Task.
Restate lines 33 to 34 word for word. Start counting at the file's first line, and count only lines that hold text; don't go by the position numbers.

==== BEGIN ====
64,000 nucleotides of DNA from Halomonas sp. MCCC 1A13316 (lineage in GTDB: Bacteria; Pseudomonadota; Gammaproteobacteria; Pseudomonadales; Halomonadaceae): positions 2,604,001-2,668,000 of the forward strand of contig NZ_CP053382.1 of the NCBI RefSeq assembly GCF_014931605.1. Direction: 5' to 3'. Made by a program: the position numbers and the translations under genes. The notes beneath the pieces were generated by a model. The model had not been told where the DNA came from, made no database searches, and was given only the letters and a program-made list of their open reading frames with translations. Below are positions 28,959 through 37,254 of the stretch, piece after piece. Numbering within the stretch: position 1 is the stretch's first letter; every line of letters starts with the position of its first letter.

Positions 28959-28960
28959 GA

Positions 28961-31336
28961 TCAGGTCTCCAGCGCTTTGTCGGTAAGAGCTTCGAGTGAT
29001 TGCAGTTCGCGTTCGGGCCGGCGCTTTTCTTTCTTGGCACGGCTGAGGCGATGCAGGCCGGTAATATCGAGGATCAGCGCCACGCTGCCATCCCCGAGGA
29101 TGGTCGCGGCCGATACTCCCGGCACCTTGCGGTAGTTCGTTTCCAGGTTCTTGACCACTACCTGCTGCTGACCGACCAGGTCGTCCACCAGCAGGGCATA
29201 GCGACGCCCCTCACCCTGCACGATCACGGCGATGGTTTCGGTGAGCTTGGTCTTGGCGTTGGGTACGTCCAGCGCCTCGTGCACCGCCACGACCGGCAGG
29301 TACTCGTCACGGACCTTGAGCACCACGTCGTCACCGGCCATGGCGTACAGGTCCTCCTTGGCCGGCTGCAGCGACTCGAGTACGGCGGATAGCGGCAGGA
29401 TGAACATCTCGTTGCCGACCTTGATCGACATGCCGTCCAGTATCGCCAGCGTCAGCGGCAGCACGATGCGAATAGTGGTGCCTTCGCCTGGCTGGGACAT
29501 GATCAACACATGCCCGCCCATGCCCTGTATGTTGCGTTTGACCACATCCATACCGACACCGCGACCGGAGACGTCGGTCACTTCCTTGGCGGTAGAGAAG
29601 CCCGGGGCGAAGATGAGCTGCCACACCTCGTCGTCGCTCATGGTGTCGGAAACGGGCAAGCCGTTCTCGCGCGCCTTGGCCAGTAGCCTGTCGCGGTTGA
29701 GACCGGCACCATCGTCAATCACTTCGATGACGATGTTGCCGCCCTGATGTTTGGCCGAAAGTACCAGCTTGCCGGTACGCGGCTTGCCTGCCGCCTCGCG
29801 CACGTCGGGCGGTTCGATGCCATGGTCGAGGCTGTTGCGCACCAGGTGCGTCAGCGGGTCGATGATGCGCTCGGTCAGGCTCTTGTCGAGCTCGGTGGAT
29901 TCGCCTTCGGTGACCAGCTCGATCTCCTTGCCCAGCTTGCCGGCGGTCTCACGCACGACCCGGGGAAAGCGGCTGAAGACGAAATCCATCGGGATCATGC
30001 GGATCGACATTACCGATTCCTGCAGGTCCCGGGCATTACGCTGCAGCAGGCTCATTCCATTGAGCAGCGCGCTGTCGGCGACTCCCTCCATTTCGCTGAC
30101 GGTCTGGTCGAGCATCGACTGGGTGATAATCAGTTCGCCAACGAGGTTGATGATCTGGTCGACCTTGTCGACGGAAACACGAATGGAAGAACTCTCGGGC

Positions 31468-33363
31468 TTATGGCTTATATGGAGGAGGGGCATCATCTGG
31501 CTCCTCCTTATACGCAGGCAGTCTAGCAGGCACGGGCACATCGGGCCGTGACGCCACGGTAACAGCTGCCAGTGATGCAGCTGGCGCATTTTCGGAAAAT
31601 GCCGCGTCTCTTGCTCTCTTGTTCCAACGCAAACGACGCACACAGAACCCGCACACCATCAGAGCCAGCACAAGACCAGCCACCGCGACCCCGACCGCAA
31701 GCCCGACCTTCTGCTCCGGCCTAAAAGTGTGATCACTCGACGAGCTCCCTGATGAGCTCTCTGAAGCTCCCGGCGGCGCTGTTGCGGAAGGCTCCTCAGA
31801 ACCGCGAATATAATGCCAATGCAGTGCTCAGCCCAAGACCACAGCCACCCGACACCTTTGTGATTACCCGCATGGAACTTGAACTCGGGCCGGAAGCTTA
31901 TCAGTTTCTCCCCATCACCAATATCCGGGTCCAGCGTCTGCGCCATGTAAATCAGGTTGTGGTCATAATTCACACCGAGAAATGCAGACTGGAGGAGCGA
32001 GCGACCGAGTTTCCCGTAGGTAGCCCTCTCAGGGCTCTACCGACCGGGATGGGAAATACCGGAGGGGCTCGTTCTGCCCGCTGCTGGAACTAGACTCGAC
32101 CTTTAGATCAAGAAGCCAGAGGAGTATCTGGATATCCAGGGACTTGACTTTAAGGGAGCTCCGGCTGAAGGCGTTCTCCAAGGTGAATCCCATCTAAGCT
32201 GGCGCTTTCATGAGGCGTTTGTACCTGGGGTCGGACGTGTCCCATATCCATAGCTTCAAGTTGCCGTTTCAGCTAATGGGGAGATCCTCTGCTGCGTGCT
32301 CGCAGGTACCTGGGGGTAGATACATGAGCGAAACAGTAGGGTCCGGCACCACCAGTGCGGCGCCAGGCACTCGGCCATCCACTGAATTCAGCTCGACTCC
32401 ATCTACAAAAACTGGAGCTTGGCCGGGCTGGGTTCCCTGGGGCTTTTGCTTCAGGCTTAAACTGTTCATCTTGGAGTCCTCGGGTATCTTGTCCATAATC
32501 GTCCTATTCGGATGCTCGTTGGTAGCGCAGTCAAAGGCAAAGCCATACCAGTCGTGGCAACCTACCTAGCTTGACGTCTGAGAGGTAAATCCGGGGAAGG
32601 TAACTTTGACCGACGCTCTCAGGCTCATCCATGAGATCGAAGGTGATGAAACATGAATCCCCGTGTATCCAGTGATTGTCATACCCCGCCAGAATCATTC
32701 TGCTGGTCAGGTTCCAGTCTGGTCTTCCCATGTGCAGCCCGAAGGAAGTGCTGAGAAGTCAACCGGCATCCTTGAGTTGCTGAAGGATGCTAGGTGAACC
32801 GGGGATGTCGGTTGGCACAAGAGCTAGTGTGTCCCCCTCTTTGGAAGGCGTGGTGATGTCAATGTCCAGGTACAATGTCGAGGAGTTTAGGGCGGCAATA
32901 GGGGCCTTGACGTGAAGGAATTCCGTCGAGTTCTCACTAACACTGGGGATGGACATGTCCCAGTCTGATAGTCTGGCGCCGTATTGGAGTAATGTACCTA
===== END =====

32801 GGGGATGTCGGTTGGCACAAGAGCTAGTGTGTCCCCCTCTTTGGAAGGCGTGGTGATGTCAATGTCCAGGTACAATGTCGAGGAGTTTAGGGCGGCAATA
32901 GGGGCCTTGACGTGAAGGAATTCCGTCGAGTTCTCACTAACACTGGGGATGGACATGTCCCAGTCTGATAGTCTGGCGCCGTATTGGAGTAATGTACCTA